updated 1/20/2010 3:45:56 PM ET 2010-01-20T20:45:56

Drugmakers appear to be focusing more on research into treatments for rare diseases, according to a survey by Tufts University.

  1. Don't miss these Health stories
    1. Splash News
      More women opting for preventive mastectomy - but should they be?

      Rates of women who are opting for preventive mastectomies, such as Angeline Jolie, have increased by an estimated 50 percent in recent years, experts say. But many doctors are puzzled because the operation doesn't carry a 100 percent guarantee, it's major surgery -- and women have other options, from a once-a-day pill to careful monitoring.

    2. Larry Page's damaged vocal cords: Treatment comes with trade-offs
    3. Report questioning salt guidelines riles heart experts
    4. CDC: 2012 was deadliest year for West Nile in US
    5. What stresses moms most? Themselves, survey says

The survey suggested that applications for orphan drug approvals doubled during the last decade.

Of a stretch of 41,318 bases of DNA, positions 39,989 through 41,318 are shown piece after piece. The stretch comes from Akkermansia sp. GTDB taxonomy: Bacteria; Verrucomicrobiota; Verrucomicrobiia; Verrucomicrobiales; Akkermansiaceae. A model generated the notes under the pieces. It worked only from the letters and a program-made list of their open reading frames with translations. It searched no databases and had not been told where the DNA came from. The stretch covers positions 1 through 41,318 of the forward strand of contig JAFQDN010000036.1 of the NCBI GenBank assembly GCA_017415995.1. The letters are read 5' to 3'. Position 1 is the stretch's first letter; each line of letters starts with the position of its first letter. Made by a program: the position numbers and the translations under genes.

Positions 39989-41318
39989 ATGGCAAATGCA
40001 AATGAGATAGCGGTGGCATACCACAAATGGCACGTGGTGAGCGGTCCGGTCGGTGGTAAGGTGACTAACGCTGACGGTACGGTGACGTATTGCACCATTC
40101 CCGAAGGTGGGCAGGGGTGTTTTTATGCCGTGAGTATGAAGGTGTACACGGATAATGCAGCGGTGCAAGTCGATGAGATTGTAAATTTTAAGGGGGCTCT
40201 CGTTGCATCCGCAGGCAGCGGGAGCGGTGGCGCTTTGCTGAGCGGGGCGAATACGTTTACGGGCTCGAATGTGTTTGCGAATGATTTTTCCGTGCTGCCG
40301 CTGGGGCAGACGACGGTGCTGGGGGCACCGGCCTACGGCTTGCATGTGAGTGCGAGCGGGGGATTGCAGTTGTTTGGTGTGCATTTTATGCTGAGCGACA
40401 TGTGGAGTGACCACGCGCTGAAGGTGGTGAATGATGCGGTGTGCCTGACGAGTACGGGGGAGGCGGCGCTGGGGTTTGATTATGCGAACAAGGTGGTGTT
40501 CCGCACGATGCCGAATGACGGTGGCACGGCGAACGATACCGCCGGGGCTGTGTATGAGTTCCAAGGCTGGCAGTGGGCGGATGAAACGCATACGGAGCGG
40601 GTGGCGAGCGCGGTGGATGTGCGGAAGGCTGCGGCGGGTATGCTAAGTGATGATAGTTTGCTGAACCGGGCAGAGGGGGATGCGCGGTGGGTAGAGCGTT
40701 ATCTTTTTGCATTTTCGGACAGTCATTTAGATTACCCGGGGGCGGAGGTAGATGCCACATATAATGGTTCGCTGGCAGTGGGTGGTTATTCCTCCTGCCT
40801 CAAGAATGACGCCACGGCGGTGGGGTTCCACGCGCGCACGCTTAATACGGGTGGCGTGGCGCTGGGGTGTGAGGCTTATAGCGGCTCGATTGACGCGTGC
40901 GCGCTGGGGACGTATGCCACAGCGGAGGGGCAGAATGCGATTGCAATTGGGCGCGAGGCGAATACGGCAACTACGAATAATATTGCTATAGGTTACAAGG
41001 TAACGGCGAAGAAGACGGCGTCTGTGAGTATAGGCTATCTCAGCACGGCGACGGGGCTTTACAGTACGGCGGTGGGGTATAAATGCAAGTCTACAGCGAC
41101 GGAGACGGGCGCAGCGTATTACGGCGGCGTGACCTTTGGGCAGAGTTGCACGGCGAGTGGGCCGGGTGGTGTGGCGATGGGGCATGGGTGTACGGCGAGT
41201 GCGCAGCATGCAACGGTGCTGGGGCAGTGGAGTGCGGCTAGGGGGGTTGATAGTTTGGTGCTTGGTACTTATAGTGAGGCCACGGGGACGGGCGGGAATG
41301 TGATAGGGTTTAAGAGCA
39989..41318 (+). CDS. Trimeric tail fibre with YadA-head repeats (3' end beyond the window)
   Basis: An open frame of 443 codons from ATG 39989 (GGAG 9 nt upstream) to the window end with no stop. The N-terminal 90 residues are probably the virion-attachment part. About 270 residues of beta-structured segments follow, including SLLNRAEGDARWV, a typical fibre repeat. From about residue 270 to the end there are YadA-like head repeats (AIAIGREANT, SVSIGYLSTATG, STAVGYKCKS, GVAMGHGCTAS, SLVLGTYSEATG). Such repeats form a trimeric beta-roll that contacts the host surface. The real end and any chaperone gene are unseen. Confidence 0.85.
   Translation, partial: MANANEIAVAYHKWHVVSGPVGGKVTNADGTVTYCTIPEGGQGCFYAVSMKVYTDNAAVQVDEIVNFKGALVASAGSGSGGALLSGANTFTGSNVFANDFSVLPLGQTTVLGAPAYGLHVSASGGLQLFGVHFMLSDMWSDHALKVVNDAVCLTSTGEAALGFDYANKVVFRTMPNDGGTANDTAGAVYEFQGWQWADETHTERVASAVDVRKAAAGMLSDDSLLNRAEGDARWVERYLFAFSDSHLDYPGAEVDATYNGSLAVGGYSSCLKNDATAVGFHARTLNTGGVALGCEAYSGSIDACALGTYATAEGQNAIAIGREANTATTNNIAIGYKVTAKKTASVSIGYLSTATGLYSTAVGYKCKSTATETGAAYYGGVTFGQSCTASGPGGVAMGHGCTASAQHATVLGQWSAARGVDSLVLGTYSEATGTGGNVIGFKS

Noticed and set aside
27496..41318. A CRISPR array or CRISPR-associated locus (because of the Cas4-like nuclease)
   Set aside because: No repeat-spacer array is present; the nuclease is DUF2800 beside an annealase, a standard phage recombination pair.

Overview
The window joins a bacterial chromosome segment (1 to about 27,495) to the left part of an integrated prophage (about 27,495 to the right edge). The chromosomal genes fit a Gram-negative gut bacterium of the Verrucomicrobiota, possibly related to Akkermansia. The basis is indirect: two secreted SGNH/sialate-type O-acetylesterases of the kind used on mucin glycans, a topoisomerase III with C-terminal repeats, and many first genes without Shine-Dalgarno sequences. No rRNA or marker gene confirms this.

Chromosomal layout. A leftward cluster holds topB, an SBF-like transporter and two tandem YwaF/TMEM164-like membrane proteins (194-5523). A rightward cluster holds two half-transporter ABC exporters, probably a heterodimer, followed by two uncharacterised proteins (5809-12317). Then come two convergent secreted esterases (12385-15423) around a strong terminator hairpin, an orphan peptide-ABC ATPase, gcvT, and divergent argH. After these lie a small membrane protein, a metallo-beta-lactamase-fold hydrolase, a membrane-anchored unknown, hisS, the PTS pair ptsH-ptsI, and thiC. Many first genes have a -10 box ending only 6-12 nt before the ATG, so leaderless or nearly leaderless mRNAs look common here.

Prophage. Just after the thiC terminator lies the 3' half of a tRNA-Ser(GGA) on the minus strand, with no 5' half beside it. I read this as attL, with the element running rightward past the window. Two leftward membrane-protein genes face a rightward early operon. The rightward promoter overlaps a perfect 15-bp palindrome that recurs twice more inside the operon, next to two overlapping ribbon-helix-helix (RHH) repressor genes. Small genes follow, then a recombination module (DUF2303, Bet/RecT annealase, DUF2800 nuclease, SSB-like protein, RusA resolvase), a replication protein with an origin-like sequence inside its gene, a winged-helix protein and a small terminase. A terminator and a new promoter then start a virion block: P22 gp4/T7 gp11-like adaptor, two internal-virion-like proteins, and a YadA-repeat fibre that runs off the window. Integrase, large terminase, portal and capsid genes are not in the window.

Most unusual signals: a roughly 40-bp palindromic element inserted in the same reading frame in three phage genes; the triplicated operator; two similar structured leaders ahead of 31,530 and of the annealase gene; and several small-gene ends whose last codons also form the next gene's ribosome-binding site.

Orphan drugs are treatments for very rare diseases that are often genetic. Governments often provide incentives like tax credits and extended protection from generic competition to encourage the research.

The Tufts Center for the Study of Drug Development says the Food and Drug Administration granted orphan drug status to 425 experimental products between 2006 and 2008, up from 208 between 2000 and 2002.

In the U.S., a product can be designated an orphan drug if it is meant to treat an illness than affects fewer than 200,000 people. In Europe, it goes to drugs for diseases affecting five out of every 10,000 people.

Copyright 2010 The Associated Press. All rights reserved. This material may not be published, broadcast, rewritten or redistributed.

Discuss:

Discussion comments

,

Most active discussions

  1. votes comments
  2. votes comments
  3. votes comments
  4. votes comments